# Homework Paradigm – Part II or Wanna Be Happy? Then don’t grade homework

I analyzed the homework survey results from Sam’s blog.  He asked teachers a series of questions about their homework polices.

What I was most interested in how teachers were grading and if they were happy.  Sixty-eight percent of teachers that answered the survey are grading homework for completion only.

However, I was most interested in which teachers were the happiest with their homework procedures.  Apparently…

Teachers who are the happiest with their homework procedures are NOT grading homework, not even for completion.  I was thrilled by this result.  Forget the fact that I am going to be a happier person if I do not have to spend many hours grading homework.  Apparently I will also be happier with my homework system if I do not grade homework.  This is classic win-win.

Limitations:

Numbers.  Sam received 40 responses, which satisfies the minimum number required needed to perform statistical calculations.  However, I did not run the numbers through any tests, I just analyzed the resulting percentages, quick and dirty.

Subjectivity. As the responses were open-ended response, I had to use my judgment in categorizing the responses regarding happiness.  I used a scale from 1 – 3.  With 1 being very forms of not happy (i.e. – dislike, hate it), 2 being somewhat happy, and 3 being happy or very happy.

## Best Homework Practices – Summary of Ideas

I pulled these ideas from the teachers comments in the survey and my own thoughts.  Specific quotes from the actual survey are at the end.  Many of the ideas here came from and are presented on the Math Teacher Wiki Homework page.

Atmosphere:

• Create the proper homework culture at the beginning of the year
• Be consistent – do not give up or change it
• Call homework “assignments” or “practice”
• Do not make it a large percentage of students grade if you do decide to grade it

Assignments:

• Make it relevant (homework as preparation for class discussions)
• Include review problems
• Exit Card – One problem each day at end of lesson to be quickly graded, then can base hw off of that (maybe the hw levels)?
• Differentiated HW –
• Optional Homework
• Assign section only – do as many or as few as you need (time limit idea – work for 30 minutes)
• Pick 5 problems that are not too easy for you to do out of section
• Recommended / Suggested problems from teacher

At Home:

• Put the responsibility on students to self-evaluate what they don’t understand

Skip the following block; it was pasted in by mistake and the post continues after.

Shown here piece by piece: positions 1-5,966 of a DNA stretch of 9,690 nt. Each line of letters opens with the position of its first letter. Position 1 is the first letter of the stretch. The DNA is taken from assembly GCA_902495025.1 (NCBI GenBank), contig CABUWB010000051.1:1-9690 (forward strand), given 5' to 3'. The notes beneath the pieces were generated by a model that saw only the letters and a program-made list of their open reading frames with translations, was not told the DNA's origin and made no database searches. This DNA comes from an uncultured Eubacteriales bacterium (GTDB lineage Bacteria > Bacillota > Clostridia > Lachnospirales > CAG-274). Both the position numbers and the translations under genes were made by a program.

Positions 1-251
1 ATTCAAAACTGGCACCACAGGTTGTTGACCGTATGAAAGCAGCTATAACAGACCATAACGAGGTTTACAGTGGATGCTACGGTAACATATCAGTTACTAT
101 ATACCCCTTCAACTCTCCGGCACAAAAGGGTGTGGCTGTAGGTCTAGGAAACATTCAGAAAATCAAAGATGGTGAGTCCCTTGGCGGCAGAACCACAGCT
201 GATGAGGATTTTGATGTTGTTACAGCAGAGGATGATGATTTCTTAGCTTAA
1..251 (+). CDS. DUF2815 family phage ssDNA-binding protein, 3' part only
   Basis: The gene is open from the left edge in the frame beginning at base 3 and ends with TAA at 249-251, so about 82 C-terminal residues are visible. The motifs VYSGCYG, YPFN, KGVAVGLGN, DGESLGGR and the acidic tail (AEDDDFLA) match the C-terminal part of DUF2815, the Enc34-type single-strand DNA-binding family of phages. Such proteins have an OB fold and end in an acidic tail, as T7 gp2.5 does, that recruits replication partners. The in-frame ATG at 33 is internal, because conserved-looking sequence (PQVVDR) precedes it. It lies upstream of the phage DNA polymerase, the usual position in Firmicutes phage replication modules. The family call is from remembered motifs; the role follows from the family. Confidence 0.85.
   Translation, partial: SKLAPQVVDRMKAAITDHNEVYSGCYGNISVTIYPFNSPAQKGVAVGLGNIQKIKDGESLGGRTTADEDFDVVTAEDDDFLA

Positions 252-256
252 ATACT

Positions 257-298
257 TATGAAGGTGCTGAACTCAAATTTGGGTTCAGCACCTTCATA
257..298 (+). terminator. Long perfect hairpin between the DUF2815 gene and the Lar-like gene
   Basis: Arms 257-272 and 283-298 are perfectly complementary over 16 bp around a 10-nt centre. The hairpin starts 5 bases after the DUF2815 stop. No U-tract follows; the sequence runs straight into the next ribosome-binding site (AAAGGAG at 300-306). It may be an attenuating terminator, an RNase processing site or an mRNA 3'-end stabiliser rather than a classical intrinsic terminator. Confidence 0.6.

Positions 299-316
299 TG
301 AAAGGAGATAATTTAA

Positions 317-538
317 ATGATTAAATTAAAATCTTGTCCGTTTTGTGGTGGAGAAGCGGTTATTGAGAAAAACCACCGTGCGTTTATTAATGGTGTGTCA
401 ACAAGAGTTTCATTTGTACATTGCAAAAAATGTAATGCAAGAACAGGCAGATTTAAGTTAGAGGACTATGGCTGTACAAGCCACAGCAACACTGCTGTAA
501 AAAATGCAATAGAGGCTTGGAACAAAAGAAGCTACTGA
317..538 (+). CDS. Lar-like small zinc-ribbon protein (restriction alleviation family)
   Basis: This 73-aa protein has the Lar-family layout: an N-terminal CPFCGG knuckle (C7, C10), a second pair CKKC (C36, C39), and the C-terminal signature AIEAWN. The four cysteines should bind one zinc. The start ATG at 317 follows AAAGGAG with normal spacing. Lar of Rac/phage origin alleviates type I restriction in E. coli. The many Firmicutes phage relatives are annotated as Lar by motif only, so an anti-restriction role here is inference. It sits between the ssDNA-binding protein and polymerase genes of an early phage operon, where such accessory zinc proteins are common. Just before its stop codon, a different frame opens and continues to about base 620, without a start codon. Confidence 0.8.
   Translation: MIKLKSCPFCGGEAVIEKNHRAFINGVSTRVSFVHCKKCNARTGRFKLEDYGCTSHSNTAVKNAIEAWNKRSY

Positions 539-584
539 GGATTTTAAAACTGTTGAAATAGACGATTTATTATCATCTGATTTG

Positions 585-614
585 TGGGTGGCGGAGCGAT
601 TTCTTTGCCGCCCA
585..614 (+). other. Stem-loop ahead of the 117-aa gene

• Online homework evaluation each night
• Law of Diminishing returns – don’t kill em with homework. A Duke Study cites a “10 minute per grade level” rule that my school lives by.  I love it.
• STOP after you have worked 30 minutes on hw (with no other distractions)

After the Homework is completed:

• Have students put up problems they don’t understand, other students work them on board
• Red/Yellow/Green
• Homework Quizzes

## In Summary:

I think our major problem as educators is that most students are not intrinsically motivated to do homework.  Until we can change this, I don’t think that any of us are going to be very “happy” with homework results for long.  This got me thinking…

What is the motivation to do homework?

Homework is the definition of anti-climatic.  It comes at the very end and doesn’t play into the story at all.  The lesson is finished, the homework is independent, it won’t even be “really” graded, and tomorrow we will be talking about something entirely different.

Why would students care about homework?  Because we force them? Because we are going to give them a bad grade?  Because we are going to call their parents?  Because they are going to be “embarrassed” that they did not do it?  These are not motivators – these are threats.  These threats are what lead students to do a poor, sloppy job on homework, the period before it is due, half-copying from their classmates.

In order to change the effectiveness of homework assignments, we need to change how these assignments work.  We need to make homework relevant, not only to the lesson of the past, but also to the lesson of the next day, if possible.  Can we make it practice of the current day, and the topic of the next day?  If this is too hard to accomplish, then what CAN we do to motivate students to do homework?

What can we do to make homework important to students, to make it relevant, and most importantly, to make them want to do it well?

I copied my favorite comments and ideas from the survey here:

These are straight quotes from the teachers who participated in the survey.  Thanks to all of those wonderful teachers for sharing their insights and to Sam for getting it started and putting it all together for us all!